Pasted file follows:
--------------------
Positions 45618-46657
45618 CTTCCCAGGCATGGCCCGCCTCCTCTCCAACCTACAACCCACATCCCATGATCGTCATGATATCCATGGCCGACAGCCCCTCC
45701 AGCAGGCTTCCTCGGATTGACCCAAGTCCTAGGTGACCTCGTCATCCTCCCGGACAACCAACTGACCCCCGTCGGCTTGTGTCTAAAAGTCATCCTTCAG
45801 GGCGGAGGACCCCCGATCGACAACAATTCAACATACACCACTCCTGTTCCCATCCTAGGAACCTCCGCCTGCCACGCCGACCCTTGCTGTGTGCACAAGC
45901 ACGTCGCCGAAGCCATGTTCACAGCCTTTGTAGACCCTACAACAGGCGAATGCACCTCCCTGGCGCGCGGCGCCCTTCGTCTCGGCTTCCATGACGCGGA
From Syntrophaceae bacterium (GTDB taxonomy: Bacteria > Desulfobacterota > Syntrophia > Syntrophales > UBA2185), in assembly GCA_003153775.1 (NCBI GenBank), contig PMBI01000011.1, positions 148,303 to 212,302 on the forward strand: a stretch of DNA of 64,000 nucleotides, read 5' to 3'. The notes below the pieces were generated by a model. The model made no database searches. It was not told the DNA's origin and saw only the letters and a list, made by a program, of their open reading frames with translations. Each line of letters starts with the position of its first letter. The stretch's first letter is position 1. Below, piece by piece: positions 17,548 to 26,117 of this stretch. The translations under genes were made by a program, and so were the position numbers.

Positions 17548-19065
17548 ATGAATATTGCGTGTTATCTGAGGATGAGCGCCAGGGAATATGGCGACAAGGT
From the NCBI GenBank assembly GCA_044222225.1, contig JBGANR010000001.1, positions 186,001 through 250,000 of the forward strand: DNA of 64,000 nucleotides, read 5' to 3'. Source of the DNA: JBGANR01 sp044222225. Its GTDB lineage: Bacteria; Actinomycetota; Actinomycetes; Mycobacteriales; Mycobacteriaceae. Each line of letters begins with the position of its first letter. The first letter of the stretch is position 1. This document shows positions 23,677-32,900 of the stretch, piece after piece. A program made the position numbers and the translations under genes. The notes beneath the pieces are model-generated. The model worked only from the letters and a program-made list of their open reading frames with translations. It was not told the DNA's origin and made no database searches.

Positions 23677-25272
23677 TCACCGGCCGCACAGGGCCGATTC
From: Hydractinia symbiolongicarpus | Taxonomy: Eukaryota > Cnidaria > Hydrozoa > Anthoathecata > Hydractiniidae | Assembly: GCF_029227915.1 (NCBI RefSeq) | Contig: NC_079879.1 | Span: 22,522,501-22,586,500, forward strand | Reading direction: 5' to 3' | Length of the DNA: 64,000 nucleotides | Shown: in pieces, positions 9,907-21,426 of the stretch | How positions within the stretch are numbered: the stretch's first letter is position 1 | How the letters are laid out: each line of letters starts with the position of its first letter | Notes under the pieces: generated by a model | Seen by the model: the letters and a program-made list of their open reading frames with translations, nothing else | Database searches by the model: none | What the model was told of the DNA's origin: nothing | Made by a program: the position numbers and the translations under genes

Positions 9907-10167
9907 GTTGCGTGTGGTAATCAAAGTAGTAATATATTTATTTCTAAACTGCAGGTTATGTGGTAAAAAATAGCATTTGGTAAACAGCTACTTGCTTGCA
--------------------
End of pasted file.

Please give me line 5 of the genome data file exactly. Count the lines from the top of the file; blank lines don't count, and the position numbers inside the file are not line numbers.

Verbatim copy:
45901 ACGTCGCCGAAGCCATGTTCACAGCCTTTGTAGACCCTACAACAGGCGAATGCACCTCCCTGGCGCGCGGCGCCCTTCGTCTCGGCTTCCATGACGCGGA